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Smoke stop: Aroma can suppress poisoning.

Does taste help to quit smoking?

Smoking can be very harmful to your health and can lead to premature death. However, many people have difficulty in quitting smoking. Researchers are now able to avoid craving for cigarettes if they deliberately inhale the delightful scent.

A recent study at the University of Pittsburgh found that inhalation aromas can stop smoking. The results of this study were published in the English journal "Journal of Abnormal Psychology".

Many people around the world want to quit smoking but relapse because they can not control their craving. (Image: Ralf-Geithe /

Would you like to inhale incense with a stop smoking strategy?

When people want to quit smoking, they often use nicotine gum to avoid craving for cigarettes. Forgetting nicotine gum and inhaling the intentionally pleasant aroma may be enough to at least temporarily reduce the urge to stop smoking, which can then be used as part of an effective smoking cessation strategy, the researchers report. Despite disappointing recurrence rates, there is generally no new approach to smoking cessation. In addition, the reduction of craving provides only a few alternatives. Using a pleasant smell to prevent smoking habits will be a unique new way to reduce craving.

Many people do not succeed and want to quit smoking.

According to Americans, the number of smokers has declined over the past 50 years, while the Centers for Disease Control and Prevention still has about 40 million Americans. Most adult smokers want to quit and at least half say they tried to quit the past year. But half of them have already recurred within two weeks. "Despite nicotine replacement, recurrence is common. New intervention is urgently needed to help people who want to stop millions of people but can not," said Michael Sayette of the University of Pittsburgh.

232 smokers participated in the study.

The study enrolled 232 smokers between the ages of 18 and 55 who were ready to give up smoking but did not use other nicotine delivery systems such as gum or vaporizer. They were asked to smoke for 8 hours before the experiment and had to bring their favorite cigarettes and lighters. Initially, the participants initially judged whether they felt a different sense of smell. This odor contains an unpleasant chemical smell of chocolate, apples, peppermint, lemon or vanilla, as well as the tobacco brand of the participants preferred cigarette, and the sample was odorless.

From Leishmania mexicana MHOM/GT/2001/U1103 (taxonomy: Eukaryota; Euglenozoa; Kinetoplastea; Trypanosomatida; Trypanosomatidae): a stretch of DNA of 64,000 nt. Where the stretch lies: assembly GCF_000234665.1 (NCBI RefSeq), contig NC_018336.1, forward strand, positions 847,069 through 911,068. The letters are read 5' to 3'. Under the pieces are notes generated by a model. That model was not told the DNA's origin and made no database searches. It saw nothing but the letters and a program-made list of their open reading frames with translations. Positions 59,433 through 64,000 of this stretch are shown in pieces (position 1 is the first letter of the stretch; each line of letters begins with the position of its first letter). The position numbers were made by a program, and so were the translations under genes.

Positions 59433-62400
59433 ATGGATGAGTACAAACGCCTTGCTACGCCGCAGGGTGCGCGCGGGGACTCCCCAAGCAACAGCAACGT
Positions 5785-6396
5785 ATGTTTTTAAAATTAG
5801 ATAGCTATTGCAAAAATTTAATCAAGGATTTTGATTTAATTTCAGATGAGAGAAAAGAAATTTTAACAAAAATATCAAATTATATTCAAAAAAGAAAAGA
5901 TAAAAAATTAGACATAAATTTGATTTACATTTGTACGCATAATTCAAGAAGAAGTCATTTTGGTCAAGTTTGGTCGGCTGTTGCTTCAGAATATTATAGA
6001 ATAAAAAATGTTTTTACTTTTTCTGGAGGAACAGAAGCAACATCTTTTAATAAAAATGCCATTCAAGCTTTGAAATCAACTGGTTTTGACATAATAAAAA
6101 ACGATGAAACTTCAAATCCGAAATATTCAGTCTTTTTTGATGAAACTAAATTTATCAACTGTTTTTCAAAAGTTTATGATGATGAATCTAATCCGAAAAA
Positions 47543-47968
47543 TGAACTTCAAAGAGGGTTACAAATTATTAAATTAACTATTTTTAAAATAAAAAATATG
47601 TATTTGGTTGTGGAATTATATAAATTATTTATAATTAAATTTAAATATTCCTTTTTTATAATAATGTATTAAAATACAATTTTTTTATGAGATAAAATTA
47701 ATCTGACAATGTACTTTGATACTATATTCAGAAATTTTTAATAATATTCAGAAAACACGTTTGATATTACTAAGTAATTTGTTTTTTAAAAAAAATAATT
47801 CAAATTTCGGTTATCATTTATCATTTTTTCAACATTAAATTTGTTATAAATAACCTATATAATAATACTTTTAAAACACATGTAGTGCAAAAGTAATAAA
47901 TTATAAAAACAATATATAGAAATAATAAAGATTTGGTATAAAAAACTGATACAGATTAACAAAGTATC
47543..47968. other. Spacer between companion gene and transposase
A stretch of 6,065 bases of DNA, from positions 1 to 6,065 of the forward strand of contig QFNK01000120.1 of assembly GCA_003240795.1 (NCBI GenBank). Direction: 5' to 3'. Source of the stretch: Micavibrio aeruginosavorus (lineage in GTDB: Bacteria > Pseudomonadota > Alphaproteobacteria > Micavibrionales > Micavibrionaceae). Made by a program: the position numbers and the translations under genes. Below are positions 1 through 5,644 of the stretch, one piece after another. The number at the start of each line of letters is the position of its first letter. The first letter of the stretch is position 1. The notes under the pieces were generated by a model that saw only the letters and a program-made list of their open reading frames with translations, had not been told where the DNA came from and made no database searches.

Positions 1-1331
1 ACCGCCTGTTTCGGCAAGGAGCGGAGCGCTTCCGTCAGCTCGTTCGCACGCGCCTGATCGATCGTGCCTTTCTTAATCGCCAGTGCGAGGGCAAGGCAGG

Participants rated their smoking requests.

Participants were asked to hold their hands in their hands without smoking. After 10 seconds, the participants verbally assessed their need for smoking with a rating of 1 to 100 before digesting the cigarettes and placing them in the ashtray. Participants opened a container of their favorite smell, smell of cigarette or no smell at all. They then re-evaluated the smoke impulse by smelling this container. They smelled the container for the next 5 minutes and judged the desire for smoke every 60 seconds.

A pleasant smell has significantly reduced smoking needs.

The average desire to smoke was 82.13. Regardless of the smell of the attendees, everyone smelled and the smoke diminished. The average smoking needs of people who smelled comfortable compared to those who smelled cigarettes (11.7 points) or empty containers (11.2 points) dropped to 19.3 points.

More research is needed.

Researchers were not surprised by the results of identifying and expanding much smaller, exploratory studies that had previously been performed. Sayette. Pleasant fragrance appears to significantly reduce cravings because smokers are distracted by the memories associated with olfactory cues and from their craving for cravings. However, more research is needed to confirm this hypothesis. "Our study promises that using a pleasant smell can overcome the craving for nicotine by those who want to stop smoking," says Dr. Sayette. (AS)

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